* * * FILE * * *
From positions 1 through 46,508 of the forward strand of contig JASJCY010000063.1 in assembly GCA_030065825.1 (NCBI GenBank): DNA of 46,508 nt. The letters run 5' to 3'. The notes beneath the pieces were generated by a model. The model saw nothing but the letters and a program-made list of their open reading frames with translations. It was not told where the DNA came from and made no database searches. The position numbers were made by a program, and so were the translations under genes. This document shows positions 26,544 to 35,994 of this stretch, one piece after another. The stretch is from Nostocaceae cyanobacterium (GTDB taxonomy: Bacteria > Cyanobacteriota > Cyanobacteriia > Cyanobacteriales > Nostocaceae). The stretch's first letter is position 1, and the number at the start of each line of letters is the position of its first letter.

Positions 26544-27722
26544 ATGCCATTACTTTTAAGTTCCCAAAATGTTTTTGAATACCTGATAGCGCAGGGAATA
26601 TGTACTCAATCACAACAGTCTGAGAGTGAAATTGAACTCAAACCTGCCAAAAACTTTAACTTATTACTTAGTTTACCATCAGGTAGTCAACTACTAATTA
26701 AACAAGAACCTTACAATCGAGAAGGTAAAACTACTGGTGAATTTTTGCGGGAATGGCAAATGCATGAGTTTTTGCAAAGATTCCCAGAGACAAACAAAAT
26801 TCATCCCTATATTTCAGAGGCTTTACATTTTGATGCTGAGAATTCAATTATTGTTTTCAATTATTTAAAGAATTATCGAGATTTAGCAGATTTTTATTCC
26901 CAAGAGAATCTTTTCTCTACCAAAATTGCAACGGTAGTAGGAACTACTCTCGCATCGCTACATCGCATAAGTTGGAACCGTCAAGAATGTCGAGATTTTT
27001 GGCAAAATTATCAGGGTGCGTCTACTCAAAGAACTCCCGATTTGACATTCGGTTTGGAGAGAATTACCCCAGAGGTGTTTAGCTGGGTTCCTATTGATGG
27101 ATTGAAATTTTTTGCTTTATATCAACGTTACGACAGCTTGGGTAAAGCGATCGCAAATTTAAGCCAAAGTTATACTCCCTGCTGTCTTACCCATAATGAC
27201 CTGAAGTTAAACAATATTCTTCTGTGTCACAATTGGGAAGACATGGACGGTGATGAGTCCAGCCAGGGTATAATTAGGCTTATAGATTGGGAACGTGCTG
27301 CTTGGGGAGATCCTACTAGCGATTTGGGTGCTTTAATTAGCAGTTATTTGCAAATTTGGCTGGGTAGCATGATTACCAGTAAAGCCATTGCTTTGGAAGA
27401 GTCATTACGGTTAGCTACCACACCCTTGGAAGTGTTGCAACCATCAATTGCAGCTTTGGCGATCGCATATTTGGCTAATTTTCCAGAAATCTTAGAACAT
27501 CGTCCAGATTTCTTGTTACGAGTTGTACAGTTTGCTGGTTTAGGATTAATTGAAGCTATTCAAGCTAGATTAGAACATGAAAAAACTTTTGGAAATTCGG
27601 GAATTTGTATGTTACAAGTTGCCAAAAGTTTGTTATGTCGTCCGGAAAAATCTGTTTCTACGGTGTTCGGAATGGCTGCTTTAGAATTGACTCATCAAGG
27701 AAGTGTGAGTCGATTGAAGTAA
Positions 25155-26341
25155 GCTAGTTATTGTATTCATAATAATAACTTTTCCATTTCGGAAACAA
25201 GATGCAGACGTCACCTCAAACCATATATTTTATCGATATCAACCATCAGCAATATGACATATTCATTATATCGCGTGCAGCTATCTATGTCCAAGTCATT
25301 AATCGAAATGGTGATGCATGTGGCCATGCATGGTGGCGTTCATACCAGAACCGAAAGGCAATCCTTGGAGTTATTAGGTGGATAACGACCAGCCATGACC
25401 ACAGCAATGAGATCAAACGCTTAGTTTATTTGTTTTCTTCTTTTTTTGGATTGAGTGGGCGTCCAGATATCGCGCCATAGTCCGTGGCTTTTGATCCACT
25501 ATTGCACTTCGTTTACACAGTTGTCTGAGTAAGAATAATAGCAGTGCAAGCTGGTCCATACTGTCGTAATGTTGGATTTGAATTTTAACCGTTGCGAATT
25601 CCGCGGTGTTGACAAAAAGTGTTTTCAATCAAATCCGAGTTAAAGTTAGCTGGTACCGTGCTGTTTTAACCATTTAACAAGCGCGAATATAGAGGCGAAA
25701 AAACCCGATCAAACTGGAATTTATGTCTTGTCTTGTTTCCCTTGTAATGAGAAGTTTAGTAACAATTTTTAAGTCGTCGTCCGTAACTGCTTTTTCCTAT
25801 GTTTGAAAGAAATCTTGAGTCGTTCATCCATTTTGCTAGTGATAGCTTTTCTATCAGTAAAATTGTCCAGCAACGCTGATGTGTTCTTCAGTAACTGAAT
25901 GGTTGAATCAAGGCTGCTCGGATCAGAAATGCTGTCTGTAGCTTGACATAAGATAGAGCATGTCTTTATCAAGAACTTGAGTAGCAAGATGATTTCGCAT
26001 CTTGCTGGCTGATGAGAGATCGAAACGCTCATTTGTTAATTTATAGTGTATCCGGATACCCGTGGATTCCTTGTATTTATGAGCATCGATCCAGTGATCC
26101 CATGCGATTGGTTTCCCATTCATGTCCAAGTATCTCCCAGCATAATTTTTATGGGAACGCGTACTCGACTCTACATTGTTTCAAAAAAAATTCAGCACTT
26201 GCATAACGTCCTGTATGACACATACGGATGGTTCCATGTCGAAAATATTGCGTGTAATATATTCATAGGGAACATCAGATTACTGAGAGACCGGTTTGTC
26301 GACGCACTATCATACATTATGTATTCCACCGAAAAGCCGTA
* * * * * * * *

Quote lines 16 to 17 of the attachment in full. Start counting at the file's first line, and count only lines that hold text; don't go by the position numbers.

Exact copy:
Positions 25155-26341
25155 GCTAGTTATTGTATTCATAATAATAACTTTTCCATTTCGGAAACAA